Odisha’s District Mineral Foundation fund collection highest in country

The Times of India | March 11, 2021
BHUBANESWAR: Odisha has collected the highest amount of Rs 11,984 crore among all the states under the District Mineral Foundation (DMF) fund since it was created in 2015, Union mines minister Pralhad Joshi told Lok Sabha on Wednesday.

Till January, a total of Rs 45,095.86 crore in DMF fund was generated in the country. Odisha got more than one-fourth of the share, the minister’s written reply revealed. Neighbouring Jharkhand (Rs 6,533.04 crore) and Chhattisgarh (Rs 6,329.78 crore) managed to collect the second and third highest amounts under DMF. Rajasthan is fourth, having collected Rs 4,496 crore.

The funds are contribution from mining companies operating in the respective districts, which has been mandated under the Mines and Minerals (Development and Regulation) Amendment Act, 2015. The mining companies pay 30% equivalent of the royalty amount for leases given before 2015 and 10% for leases granted after that when auction of mines and mineral blocks started.

A government officer said Odisha being a mine-bearing state, it is natural for it to garner the maximum amount, the bulk coming from coal, iron ore and bauxite.

Against an available amount of Rs 11,984 crore, the state has spent Rs 5,364 crore by January this year. The amount spent is also the highest in the country, though in percentage terms the state’s spending at 44.76% is marginally less than the national average of 45.10%. Countrywide, Rs 20,337.35 crore has been spent from DMF fund. Chhattisgarh has spent the highest 69.04% (Rs 4,370 crore) followed by Tamil Nadu at 54% (Rs 413.29 crore).

The ministry of mines had circulated guidelines for implementation of Pradhan Mantri Khanij Kshetra Kalyan Yojna (PMKKKY) in September 2015 on the use of DMF fund.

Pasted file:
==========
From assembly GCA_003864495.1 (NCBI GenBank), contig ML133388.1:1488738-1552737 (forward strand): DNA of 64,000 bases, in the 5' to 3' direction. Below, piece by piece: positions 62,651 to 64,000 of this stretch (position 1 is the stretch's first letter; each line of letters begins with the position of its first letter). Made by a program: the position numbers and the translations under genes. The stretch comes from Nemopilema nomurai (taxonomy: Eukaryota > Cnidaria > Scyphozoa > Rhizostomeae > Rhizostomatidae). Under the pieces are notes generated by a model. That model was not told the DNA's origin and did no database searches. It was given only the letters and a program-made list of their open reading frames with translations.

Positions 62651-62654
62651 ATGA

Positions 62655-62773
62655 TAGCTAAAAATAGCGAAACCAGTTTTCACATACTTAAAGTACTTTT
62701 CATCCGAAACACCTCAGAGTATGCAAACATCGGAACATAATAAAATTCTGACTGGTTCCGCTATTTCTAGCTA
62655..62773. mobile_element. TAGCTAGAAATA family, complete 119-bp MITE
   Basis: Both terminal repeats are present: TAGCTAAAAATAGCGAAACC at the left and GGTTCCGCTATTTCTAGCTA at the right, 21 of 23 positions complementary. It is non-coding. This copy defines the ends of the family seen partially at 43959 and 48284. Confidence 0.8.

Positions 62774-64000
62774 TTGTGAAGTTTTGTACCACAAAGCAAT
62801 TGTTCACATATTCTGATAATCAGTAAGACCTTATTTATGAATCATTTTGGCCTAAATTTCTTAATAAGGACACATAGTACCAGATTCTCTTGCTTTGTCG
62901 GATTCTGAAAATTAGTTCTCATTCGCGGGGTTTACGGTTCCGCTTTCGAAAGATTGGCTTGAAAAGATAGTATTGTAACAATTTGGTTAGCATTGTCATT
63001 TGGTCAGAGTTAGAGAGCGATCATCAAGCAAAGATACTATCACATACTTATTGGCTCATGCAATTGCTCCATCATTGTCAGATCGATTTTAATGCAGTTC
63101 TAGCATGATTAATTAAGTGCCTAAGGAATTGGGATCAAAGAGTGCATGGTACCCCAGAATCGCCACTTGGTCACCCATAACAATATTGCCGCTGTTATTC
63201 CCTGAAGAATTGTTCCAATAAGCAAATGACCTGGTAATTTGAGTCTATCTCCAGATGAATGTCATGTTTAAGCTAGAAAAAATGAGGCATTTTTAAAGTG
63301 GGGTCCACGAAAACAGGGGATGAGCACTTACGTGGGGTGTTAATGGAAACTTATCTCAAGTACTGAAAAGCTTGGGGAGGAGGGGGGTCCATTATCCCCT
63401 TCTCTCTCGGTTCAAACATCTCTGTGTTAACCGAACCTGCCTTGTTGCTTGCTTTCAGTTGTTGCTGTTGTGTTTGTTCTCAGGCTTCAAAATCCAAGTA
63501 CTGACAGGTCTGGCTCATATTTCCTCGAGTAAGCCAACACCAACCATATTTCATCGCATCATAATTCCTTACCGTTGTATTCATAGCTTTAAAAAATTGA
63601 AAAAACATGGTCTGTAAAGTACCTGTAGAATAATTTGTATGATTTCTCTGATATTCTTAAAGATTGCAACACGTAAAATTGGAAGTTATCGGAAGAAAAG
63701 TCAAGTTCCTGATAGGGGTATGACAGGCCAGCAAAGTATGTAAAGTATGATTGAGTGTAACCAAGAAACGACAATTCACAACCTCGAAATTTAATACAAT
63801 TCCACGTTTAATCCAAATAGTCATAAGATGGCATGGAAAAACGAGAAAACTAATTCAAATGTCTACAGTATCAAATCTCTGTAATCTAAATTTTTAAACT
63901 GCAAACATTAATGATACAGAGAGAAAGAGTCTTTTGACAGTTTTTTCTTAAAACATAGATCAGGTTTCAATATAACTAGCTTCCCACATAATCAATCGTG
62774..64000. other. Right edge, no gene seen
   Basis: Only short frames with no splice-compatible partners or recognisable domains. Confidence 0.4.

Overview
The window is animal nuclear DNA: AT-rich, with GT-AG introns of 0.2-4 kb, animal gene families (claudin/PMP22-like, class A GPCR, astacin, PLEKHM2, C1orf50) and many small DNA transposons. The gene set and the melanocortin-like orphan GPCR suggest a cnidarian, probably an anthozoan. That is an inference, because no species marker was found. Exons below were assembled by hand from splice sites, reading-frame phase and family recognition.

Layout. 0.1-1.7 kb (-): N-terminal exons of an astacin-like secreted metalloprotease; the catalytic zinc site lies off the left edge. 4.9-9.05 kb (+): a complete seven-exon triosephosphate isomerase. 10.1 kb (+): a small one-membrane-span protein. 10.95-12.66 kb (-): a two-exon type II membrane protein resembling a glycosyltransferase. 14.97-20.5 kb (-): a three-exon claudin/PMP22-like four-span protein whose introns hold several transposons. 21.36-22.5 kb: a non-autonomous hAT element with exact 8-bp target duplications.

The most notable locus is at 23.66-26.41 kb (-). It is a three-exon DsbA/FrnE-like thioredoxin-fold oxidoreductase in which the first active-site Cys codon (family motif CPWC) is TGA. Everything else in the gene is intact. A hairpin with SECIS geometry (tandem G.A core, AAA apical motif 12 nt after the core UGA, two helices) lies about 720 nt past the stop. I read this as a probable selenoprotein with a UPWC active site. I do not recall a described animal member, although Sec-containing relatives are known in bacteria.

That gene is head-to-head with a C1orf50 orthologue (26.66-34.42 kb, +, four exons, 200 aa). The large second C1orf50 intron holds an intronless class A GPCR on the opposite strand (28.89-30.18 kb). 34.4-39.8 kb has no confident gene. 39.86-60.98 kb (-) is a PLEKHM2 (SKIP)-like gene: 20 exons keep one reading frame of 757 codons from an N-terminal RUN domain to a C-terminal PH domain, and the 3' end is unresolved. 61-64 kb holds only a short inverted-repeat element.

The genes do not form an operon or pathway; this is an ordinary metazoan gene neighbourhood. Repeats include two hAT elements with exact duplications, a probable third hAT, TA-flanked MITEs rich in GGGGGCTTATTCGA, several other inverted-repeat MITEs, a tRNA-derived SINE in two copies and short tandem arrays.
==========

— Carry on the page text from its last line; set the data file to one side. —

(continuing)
Though DMF has been constituted in all districts in Odisha, the seven districts of Keonjhar, Sundargarh, Jajpur, Angul, Jharsuguda, Koraput and Rayagada account for 90% of the funds. Some of the districts such as Sundargarh and Keonjhar used DMF fund for enhancing Covid care infrastructure. Many districts have used the funds to strengthen primary health centres besides livelihood and nutrition support programmes, among others.

Is Modi Government Planning on Selling State Govt. Owned Mineral Resources to Corporates?

News Click | Ayaskant Das | Feb 17, 2021

A draft notification by the Ministry of Mines says mineral blocks not auctioned by state governments can be auctioned by the Centre.

New Delhi: In an attempt apparently aimed at helping corporate houses appropriate a greater pie of natural resources of the country, the Modi government has proposed a law whereby the Centre can auction mineral blocks that belong exclusively to states. On February 9, the Union Ministry of Mines had issued a draft notification proposing a series of mining reforms, including the transfer of rights to auction mineral blocks to the Central Government.

The Mines and Minerals (Development & Regulation) Act, 1957 will be amended to “provide the power to central government to conduct auction (of mineral blocks) in cases where the State governments face challenges in conduct of auction or fail to conduct auction”. Among other reforms, the government has proposed to allow commercial trading of up to 50% of coal extracted from blocks allocated exclusively for captive mining. The Centre has also sought to do away completely with the mandatory requirement to conduct fresh assessments and obtain new clearances whenever successful new bidders take over mineral blocks from old leaseholders.

Even though the draft notification makes it amply clear that all proceeds from auctions of mineral blocks by the Centre will fully accrue to respective state governments, it is being claimed that the proposed legislation undermines the federal structure of the country: state governments not only own minerals (except coal and uranium) but are also fully empowered to decide when and how to utilise those resources.

Experts have questioned the intention of the Central Government in bearing the costs and rigours of the auction process if all proceeds will ultimately accrue to state governments. “State governments are trustees of mineral resources. They can use the power at their disposal to auction mineral blocks in accordance with their own needs,” said senior Supreme Court lawyer Sanjay Parikh.